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New Jersey Inching Toward Casino Vote

Lawmakers Still Vetting Plan To Have November Referendum


A legislative committee in New Jersey held a hearing Monday on the plan for a November referendum to decide whether to allow two casinos in the northern part of the state.

According to the Associated Press, opponents of the new casinos, which could be built in East Rutherford and Jersey City, expressed concerns that they would deal yet another blow to Atlantic City’s casino gambling market.

Four Atlantic City casinos closed in 2014, but revenues have remained somewhat steady since for the existing properties. The world’s largest poker site announced just last week that it will be launching in the Garden State this month, which is great news for the seaside gambling town that has been flirting with bankruptcy. Garden State online gambling sites have to be based in Atlantic City.

According to the AP report, a second hearing on the referendum plan is scheduled for next week in the State Assembly. The bill needs at least three out of five lawmakers in each legislative body to approve it. Then voters will be asked whether to allow the change to the state’s constitution.

The possibility of a statewide vote on the issue has already prompted Hard Rock International and the Meadowlands Racetrack to partner up for a casino proposal. Deutsche Bank estimated that the casino could generate $500 million a year in gaming revenue, roughly one-fifth of all gaming revenue generated by Atlantic City’s eight remaining casinos in a year.

Atlantic City casino win in 2015 was $2.56 billion, down 6.5 percent from $2.74 billion in 2014. The market has been contracting ever since 2006’s record of more than $5 billion.



almost 2 years ago

Whether New Jersey approves one or two casinos, the first should be the Meadowlands, where a temporary facility could be operating within months of the enabling referendum. The site has great highway and rail access, and is located in a commercial zone; with sports stadiums and an unfinished outlet mall, Xanadu, next door. And most importantly, the Meadowlands has proposed a 55% tax on slot win, where a reasonable share would provide much needed help to Atlantic City. A single casino at the Meadowlands, could win as much as $750 to $800 million at the slots and another $200 to $250 on table games, probably equating to $425 to $475 million or so in annual casino taxes.
This development would be very positive for New Jersey, providing thousands on new jobs, and impacting Eastern Pennsylvania and New York gaming far more than Atlantic City. A North Jersey casino could also help the unemployed casino workers in Atlantic City, by giving them first shot at many of the jobs, especially those requiring gaming experience. This would not be unusual, as similar type language was included in the 1977, NJ Casino Control Act.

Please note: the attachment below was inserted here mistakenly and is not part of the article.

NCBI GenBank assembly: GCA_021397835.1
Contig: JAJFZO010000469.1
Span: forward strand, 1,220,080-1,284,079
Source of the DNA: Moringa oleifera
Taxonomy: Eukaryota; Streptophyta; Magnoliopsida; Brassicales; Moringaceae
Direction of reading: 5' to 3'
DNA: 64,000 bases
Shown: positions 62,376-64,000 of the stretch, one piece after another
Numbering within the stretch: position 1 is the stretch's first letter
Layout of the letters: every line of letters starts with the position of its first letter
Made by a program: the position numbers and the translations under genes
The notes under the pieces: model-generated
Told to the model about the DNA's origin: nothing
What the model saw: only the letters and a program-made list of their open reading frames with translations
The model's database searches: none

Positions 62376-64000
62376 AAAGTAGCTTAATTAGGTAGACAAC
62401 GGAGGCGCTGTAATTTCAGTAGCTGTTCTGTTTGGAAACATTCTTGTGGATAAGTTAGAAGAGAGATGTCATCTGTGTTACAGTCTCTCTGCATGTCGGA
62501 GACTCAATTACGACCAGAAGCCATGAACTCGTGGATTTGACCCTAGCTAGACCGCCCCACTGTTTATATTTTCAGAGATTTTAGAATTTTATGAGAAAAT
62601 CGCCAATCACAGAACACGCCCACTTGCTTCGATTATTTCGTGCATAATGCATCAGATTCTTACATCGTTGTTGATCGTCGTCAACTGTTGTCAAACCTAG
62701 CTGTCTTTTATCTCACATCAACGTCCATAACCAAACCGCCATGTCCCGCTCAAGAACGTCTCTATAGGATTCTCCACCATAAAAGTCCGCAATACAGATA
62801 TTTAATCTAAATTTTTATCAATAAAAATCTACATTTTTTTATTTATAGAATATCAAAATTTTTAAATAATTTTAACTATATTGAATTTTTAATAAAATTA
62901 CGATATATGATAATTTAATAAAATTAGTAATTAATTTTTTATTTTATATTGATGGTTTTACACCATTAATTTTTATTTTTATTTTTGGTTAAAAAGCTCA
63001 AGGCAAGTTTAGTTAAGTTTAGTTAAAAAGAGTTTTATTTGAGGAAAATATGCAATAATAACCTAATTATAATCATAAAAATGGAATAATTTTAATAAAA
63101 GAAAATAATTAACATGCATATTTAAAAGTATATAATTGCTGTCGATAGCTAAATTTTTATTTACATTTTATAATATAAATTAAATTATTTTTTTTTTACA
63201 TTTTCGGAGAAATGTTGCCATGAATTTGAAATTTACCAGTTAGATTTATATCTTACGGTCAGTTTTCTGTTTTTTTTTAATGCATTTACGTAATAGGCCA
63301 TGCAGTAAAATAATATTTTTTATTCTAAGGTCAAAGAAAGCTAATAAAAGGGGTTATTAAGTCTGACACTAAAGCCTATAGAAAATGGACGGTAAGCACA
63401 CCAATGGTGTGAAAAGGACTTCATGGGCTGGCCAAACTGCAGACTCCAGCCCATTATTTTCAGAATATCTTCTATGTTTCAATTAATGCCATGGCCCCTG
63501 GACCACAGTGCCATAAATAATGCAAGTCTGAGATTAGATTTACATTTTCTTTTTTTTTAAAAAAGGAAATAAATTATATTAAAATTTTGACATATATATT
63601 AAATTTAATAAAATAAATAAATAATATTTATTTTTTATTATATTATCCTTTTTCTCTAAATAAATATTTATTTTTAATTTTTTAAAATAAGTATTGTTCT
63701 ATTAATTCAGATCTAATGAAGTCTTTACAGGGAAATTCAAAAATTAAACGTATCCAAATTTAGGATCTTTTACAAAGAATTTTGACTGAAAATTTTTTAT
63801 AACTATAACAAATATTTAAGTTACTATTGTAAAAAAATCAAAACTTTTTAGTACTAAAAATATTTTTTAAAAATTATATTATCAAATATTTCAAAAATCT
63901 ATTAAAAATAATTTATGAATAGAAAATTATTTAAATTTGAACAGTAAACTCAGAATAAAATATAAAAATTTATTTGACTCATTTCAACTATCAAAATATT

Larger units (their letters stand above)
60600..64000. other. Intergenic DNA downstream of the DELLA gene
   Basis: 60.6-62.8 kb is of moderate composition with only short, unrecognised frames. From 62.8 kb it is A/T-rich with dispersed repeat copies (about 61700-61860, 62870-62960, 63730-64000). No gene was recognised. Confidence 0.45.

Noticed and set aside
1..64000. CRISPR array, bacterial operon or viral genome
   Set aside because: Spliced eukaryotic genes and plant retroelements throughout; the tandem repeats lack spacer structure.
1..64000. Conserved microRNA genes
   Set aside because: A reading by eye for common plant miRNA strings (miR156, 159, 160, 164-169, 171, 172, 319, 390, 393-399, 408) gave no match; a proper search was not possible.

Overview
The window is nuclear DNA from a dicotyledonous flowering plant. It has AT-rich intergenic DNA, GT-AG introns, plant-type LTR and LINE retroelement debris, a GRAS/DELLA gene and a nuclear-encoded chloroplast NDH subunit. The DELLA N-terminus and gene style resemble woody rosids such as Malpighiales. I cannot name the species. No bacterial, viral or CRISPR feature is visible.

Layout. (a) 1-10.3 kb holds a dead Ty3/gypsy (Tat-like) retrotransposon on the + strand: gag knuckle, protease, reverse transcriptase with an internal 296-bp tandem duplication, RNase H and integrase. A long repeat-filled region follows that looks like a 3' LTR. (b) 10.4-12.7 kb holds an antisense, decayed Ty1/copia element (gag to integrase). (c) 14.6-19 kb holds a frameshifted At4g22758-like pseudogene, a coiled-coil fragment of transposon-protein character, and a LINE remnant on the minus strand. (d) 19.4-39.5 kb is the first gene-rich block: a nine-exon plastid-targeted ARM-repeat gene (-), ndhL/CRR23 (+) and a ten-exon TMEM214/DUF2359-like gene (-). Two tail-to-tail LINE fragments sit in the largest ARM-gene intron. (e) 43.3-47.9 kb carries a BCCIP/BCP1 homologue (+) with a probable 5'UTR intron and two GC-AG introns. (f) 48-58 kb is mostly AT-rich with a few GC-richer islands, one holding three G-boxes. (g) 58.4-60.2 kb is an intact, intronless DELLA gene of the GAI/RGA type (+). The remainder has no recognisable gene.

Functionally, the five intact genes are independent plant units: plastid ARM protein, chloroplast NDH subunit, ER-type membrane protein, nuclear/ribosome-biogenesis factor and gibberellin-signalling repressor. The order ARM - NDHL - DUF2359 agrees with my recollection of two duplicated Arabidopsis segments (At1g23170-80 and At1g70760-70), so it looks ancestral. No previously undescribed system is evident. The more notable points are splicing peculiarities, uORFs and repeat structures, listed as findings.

NJ Senator Whelan is correct that New York could approve casinos for Manhattan, but North Jersey would still have 6 million residents to support a Meadowlands casino, and still be more convenient to Staten Island, Orange Co. NY, and certain parts of Manhatan. And those worrying about the size of the market that used to support $5.2 billion in casino win for Atlantic City casinos in 2006; need to understand that convenience greatly expands the potential revenues. Eastern casinos, serving the markets that AC used to rely on in 2006; now win $2 billion in Pennsylvania, $1.3 billion at Aqueduct and Yonkers, nearly a
$ billion in Maryland, and with AC still winning $2.5 billion, the regional total is $6.8 billion (30% more than 2006). And I have not included Delaware, Charles Town, WV or the Tribal casinos in Connecticut, that opened prior to 2006, but were part of AC's monopoly market in the early 1980's.
Atlantic City proponents need to realize that its critical mass is still going to attract from our previous markets, but primarily on weekends and during the summer months. So AC needs to make expand its reach for city wide conventions and trade shows, that could fill our rooms 200 nights a year, mid week in the Fall, Winter and Spring, like Las Vegas does; and turn our non casino departments into profit centers. And that requires commercial air service into AC International, where funds from the resorts share of North Jersey taxes could help.
Steven Norton